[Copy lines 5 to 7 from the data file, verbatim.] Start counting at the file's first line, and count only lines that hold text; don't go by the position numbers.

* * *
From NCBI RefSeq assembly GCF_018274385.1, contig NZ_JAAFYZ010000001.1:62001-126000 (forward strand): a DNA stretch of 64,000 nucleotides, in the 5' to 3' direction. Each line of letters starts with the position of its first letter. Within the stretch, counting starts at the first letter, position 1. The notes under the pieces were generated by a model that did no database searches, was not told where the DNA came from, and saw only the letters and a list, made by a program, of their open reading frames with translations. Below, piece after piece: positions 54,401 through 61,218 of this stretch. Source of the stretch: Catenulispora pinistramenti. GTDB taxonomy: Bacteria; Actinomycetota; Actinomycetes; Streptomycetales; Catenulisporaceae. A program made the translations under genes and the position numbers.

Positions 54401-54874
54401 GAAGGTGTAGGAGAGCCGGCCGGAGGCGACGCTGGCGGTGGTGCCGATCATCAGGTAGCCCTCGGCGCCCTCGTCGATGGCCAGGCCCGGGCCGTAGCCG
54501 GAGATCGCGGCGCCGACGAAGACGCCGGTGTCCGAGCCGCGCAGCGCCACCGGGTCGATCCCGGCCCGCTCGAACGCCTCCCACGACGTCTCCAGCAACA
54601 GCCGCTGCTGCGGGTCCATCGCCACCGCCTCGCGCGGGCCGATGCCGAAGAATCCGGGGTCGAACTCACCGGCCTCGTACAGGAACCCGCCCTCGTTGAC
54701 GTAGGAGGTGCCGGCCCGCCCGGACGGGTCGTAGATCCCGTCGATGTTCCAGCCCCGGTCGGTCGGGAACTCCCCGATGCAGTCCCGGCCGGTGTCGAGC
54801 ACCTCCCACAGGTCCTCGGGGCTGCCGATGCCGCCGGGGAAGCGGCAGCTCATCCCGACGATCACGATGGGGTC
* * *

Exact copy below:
54601 GCCGCTGCTGCGGGTCCATCGCCACCGCCTCGCGCGGGCCGATGCCGAAGAATCCGGGGTCGAACTCACCGGCCTCGTACAGGAACCCGCCCTCGTTGAC
54701 GTAGGAGGTGCCGGCCCGCCCGGACGGGTCGTAGATCCCGTCGATGTTCCAGCCCCGGTCGGTCGGGAACTCCCCGATGCAGTCCCGGCCGGTGTCGAGC
54801 ACCTCCCACAGGTCCTCGGGGCTGCCGATGCCGCCGGGGAAGCGGCAGCTCATCCCGACGATCACGATGGGGTC